This Week in Bioethics

by Matthew Eppinette, CBC Executive Director on November 17, 2017

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1. Matching Gift Challenge

On Monday we announced that some of our very generous donors are matching $30,000 in donations given between now and the end of 2017. The CBC (like most nonprofit organizations) relies heavily on end-of-year giving in order to start the new year on a strong footing.

We have already raised $4,023 (which of course means $8,046!)!

To those who have already given, we thank you. And to those who will be giving, we thank you in advance.

2. Good News from New South Wales Australia

After lengthy debate all day and night, the bill to legalise voluntary assisted dying has not passed the New South Wales Upper House. There is still work to be done in Australia: Victoria’s Parliament is also looking at legalizing assisted suicide. Perhaps this failure is due at least in part to the publication of clear opinion pieces like a letter to the editor of Central Western Daily. The author writes:

Irrespective of the euphemism – ‘voluntary assisted dying’ is currently in vogue – what is actually being sought is a dystopian two-tier society: those whose lives we want to preserve and those to whom we are effectively saying ‘you are better off dead’.

3. Artificial Intelligence, Neurotechnology, and Ethics

As the field of artificial intelligence continues to advance, we are seeing more and more calls for increased ethical reflection on the larger implications of AI on society, particularly in terms of economics and ways in which we relate to one another as well as ways we might interact with artificial intelligences such as robots, androids, or virtual personalities. Kate Crawford, principal researcher at Microsoft Research says, “The amount of money and industrial energy that has been put into accelerating AI code has meant that there hasn’t been as much energy put into thinking about social, economic, ethical frameworks for these systems. We think there’s a very urgent need for this to happen faster.” Similarly, the related field of neurotechnology is lacking in ethical examination:

Whether the issue is privacy (will devices be able to read your thoughts as you walk around, as cameras now capture your image?) or autonomy (will devices that read thoughts and “autofill” what you want to do next make people feel their free will has been hijacked?) or other issues, “the ethical thinking has been insufficient,” said Dr. Rafael Yuste of Columbia University are similarly accelerating with insufficient ethical thinking, in the words of neuroscientist Dr. Rafael Yuste of Columbia University.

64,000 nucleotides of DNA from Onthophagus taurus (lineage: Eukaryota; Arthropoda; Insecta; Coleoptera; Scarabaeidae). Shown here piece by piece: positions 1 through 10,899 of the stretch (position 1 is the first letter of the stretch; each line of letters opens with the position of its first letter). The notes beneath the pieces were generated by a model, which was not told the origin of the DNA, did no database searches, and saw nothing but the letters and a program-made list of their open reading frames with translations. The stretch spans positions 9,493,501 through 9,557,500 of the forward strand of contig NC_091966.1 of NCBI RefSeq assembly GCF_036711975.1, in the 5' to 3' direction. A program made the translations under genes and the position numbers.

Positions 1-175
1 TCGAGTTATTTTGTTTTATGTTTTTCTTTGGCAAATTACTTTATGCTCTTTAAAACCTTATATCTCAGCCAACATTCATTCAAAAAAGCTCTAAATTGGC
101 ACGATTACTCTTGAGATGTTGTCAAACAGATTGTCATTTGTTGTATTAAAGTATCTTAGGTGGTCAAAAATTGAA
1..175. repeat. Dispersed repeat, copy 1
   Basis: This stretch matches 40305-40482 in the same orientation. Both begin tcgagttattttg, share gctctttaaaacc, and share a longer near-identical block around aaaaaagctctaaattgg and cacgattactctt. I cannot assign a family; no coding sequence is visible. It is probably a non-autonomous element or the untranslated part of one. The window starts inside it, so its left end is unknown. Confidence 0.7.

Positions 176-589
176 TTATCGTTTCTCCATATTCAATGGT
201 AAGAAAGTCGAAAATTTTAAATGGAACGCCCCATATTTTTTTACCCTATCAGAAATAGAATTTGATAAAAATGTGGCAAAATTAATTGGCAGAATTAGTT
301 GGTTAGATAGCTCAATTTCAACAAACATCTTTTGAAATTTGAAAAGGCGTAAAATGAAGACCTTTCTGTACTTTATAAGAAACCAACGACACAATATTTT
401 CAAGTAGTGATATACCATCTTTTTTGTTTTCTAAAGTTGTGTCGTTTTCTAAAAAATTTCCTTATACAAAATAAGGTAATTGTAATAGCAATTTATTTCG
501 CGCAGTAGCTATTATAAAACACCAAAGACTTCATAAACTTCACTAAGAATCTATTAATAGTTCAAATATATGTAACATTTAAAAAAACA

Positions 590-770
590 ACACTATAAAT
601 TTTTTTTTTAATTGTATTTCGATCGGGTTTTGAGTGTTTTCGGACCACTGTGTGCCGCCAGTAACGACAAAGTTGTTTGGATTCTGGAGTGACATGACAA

4. Euthanasia in the Netherlands

This item is actually from last week (forgive me), but I’m highlighting it this week because it sparked a bit of conversation over on our Twitter page. So many people are seeking euthanasia in the Netherlands that the director of one euthanasia clinic is now “on a recruitment drive aimed at doubling the number of doctors and nurses on his books willing to go into people’s homes to administer lethal injections.” We maintain that euthanasia and assisted suicide are not compassion but are in fact forms of abandonment. They are a corruption of the practice medicine, and they place the weakest members of society at increased risk. For more, see the issues section on our website.

5. Contract Pregnancies Exposed Parts 1 and 2

Jennifer has written a lengthy piece on the realities of contract pregnancies. Last week we published the first part of that essay, which covered the history of surrogacy in the United States. This week we published the second and final part, which looks at the actual language used in surrogacy contracts. Please take the time to read both parts, which we believe makes a clear case that regulating surrogacy does not protect women and children. It only commodifies them more. The only protection is prohibition. #StopSurrogacyNow

This Week in Bioethics Archive

Image by Bill Smith via flickr (CC BY-SA 2.0)

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